Cost of living: Sunak grilled over delays in steps to help
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Chancellor Rishi Sunak claimed the government has “already done a lot” to support people struggling to navigate in the current energy crisis and added that, as the government learns more about the extent of the current cost-of-living crisis, he “stands ready to do more”. In light of the claims, Sky News journalist Helen-Ann Smith challenged Mr Sunak and asked “what are you waiting for?” to provide further support as she reminded the Chancellor “people are going hungry right now”.
Mr Sunak said: “We’ve done a lot already whether it’s support with people’s energy bills, cutting fuel duties, very significant tax cut that’s coming in in just weeks time on national insurance thresholds.
“But I’ve always said I stand ready to do more as we learn more about the situation.
“But I’ve said when we have a clearer picture of what happens with energy bills, stand ready.”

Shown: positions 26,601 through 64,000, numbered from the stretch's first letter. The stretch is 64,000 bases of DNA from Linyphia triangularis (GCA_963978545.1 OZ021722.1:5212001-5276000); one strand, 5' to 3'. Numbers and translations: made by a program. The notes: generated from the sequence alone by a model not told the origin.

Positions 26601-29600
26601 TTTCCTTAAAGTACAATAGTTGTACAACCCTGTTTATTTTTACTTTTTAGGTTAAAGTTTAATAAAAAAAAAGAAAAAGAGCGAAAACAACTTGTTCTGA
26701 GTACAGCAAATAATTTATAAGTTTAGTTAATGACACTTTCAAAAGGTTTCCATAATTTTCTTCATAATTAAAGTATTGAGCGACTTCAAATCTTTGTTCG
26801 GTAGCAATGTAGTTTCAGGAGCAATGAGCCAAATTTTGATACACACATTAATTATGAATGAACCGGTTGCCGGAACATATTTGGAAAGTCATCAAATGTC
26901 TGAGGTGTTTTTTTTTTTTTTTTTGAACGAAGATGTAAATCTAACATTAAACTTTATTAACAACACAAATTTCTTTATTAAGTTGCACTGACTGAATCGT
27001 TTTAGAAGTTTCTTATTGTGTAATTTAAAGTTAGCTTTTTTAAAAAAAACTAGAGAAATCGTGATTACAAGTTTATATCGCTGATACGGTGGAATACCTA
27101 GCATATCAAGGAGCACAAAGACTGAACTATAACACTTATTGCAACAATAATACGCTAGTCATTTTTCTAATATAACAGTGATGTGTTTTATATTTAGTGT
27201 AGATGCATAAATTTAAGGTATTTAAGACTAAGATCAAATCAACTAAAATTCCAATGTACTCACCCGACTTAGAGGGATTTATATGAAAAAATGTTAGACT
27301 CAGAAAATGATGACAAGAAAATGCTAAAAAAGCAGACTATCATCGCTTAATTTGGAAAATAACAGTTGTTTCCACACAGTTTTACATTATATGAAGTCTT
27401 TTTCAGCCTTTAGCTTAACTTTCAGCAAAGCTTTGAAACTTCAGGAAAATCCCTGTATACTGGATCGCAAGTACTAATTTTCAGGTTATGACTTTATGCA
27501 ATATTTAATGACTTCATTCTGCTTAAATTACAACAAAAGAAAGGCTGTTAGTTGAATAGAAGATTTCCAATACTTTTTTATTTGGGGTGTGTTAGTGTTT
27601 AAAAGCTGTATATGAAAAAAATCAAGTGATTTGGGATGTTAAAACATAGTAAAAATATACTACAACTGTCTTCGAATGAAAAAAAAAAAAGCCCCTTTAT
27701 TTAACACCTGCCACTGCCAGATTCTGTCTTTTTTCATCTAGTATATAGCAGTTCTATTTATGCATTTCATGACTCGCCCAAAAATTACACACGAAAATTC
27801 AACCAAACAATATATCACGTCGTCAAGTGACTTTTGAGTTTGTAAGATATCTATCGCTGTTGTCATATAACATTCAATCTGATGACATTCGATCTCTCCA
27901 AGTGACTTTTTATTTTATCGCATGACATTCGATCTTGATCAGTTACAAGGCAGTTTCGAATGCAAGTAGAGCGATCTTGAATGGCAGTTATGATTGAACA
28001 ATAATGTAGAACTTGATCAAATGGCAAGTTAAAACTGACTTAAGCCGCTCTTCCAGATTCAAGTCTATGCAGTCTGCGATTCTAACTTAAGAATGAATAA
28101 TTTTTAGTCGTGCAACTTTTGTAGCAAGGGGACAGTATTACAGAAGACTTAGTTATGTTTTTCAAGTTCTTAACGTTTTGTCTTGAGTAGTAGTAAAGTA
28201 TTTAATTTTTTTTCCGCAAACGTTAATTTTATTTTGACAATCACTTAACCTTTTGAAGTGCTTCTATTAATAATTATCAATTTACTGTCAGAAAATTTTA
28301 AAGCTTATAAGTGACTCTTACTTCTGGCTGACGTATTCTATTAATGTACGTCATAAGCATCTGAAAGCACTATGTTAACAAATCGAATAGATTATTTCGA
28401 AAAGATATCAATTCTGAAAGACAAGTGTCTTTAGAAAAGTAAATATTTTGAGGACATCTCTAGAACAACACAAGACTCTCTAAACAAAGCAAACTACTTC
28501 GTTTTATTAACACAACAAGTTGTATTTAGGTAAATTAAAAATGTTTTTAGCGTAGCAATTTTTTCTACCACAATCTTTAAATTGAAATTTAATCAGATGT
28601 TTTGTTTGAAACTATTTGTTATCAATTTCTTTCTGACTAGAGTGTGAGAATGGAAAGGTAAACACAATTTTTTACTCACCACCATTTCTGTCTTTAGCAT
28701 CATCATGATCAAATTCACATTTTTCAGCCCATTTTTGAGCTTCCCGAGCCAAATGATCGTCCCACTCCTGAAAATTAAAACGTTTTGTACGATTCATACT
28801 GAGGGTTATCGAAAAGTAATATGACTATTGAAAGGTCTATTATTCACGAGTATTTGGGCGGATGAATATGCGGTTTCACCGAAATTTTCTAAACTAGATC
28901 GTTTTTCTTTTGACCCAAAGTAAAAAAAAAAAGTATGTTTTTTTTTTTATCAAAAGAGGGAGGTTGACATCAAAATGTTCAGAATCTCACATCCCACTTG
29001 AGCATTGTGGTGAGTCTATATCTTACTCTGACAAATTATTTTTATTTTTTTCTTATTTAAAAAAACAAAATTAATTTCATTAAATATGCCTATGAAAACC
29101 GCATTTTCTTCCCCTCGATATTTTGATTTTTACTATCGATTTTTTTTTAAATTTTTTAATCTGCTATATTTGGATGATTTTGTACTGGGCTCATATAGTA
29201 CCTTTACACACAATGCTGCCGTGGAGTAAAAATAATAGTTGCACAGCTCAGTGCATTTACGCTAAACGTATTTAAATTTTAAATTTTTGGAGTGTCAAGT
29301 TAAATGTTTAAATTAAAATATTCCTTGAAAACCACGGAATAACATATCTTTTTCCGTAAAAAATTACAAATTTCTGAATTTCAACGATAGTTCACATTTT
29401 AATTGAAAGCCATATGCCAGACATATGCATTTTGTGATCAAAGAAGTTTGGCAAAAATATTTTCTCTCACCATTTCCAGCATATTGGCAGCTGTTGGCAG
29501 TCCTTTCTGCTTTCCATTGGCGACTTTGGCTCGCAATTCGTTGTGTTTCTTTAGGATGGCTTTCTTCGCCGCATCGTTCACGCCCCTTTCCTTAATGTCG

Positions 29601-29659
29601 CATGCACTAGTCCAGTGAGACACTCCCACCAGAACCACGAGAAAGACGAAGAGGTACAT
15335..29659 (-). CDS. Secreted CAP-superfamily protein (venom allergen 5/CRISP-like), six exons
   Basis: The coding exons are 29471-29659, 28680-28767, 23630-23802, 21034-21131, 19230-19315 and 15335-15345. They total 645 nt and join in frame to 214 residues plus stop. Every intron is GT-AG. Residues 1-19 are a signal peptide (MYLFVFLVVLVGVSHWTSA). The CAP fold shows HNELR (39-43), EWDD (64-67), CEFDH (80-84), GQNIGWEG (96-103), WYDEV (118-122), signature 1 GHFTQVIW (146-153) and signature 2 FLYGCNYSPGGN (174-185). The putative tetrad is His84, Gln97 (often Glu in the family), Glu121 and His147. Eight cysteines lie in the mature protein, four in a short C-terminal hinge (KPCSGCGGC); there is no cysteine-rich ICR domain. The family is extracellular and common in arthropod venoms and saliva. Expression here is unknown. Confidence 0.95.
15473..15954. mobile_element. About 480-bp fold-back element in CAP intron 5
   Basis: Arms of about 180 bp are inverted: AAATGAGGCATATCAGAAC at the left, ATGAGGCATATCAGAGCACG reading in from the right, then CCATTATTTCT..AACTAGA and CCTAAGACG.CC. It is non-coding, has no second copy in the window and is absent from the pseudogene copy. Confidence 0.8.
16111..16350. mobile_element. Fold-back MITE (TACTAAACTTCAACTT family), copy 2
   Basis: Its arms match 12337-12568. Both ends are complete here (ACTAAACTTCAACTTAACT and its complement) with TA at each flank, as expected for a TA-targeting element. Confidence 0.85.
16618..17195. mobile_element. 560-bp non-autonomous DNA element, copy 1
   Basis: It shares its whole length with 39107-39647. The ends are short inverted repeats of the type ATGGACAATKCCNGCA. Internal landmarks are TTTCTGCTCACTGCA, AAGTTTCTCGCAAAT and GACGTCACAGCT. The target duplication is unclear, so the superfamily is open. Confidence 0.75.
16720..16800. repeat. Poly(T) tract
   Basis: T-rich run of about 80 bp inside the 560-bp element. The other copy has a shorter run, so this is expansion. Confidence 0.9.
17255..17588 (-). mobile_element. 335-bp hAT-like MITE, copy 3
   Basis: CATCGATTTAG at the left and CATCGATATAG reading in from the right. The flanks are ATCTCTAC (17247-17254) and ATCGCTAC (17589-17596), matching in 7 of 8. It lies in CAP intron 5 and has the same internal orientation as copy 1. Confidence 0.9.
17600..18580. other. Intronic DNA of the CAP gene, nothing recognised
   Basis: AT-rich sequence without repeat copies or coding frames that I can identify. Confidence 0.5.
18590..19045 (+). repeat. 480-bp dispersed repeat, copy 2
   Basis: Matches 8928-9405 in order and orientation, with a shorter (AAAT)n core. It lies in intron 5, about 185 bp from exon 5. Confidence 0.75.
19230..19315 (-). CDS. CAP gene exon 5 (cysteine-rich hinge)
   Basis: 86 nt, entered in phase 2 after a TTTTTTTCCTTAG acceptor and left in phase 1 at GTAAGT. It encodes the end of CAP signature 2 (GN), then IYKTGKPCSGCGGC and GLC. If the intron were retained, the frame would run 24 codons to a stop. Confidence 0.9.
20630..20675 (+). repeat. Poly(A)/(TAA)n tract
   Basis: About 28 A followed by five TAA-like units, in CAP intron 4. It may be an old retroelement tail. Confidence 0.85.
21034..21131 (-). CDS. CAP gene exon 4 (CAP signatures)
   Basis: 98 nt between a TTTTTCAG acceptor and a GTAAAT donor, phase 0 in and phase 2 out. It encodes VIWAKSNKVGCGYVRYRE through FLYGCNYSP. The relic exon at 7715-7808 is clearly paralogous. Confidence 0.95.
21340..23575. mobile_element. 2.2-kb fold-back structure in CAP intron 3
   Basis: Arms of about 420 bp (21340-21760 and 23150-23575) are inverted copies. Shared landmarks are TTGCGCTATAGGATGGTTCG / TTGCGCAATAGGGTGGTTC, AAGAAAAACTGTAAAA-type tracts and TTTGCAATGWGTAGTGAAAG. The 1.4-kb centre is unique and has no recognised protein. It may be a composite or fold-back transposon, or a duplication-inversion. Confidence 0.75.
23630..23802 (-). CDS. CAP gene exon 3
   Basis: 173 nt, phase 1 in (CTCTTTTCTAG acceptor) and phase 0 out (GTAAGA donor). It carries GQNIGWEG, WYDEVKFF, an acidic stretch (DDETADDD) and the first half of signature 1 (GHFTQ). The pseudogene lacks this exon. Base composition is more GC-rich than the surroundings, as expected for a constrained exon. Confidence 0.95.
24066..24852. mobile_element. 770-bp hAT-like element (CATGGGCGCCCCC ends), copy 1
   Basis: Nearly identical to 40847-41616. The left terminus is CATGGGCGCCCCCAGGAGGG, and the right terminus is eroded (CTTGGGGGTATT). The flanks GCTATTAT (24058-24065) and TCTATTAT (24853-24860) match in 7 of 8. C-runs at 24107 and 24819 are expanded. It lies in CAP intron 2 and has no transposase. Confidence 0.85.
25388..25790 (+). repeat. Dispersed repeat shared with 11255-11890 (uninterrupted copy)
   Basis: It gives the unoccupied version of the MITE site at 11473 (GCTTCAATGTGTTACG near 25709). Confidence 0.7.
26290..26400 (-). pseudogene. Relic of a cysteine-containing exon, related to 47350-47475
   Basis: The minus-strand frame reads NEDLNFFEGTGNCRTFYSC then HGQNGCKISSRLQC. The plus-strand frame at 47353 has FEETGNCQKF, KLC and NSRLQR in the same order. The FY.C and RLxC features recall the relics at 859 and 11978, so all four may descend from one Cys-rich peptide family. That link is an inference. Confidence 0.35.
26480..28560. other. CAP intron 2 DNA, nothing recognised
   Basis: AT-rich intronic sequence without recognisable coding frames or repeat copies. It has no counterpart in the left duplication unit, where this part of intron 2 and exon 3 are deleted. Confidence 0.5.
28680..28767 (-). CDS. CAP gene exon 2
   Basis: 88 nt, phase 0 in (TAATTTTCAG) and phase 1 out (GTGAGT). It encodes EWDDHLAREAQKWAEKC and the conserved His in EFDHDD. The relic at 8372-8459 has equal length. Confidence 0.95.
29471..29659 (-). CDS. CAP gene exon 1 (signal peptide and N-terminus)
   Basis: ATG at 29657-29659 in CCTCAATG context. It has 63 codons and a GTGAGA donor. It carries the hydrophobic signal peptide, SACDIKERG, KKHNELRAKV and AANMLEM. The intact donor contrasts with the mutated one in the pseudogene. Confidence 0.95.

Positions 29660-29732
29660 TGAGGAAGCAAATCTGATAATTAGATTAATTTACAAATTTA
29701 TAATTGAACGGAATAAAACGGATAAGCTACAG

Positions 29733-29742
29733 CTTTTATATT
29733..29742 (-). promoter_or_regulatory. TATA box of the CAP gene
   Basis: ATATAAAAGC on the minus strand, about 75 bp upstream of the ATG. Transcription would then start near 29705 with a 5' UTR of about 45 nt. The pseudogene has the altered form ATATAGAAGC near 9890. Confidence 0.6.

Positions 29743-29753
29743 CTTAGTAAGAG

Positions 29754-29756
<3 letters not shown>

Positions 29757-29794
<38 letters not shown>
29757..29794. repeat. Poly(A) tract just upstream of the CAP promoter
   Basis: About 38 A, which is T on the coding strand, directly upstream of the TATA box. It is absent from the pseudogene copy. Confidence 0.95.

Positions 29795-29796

Ms Smith pointed out: “People are going hungry right now.
“What are you waiting for?”
Mr Sunak responded: “Well, that’s why we’ve already announced things in advance of this energy price cap increasing, and that was in February.
“Nine billion pounds and for a typical family, it’s a £350 worth of support compared to a bill increase of about 700 pounds on average.
“So I wouldn’t say it’s just scratching the sides.
“That’s half of the total increase.
“150 pounds of that has already been distributed to the vast majority of families through a Council Tax rebate.
“There’s 200 pounds further to come, but that’s not all we’re doing.
“Fuel duties have already been cut, and that’s worth about 100 pounds a year together with the freeze.
“And in just weeks time, it’s really important for people to remember, National Insurance thresholds will be raised.
“That’s worth 300 pounds a year, that’s a significant amount of help for people”.
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In light of the current cost-of-living crisis and the pressure from the public who is struggling to make ends meet, Mr Sunak said “no option is off the table” when considering windfall tax on oil and gas companies.
Referring to the possibility of a windfall tax, PM Boris Johnson has expressed his concern and justified his stance saying that energy companies right now need to invest in new technologies able to tackle the current cost-of-living crisis.
In an interview with LBC, Mr Johnson said: “The disadvantage of those sorts of taxes [windfall taxes] is that they deter investment.
“[Companies] need to be investing in new energy supply”.
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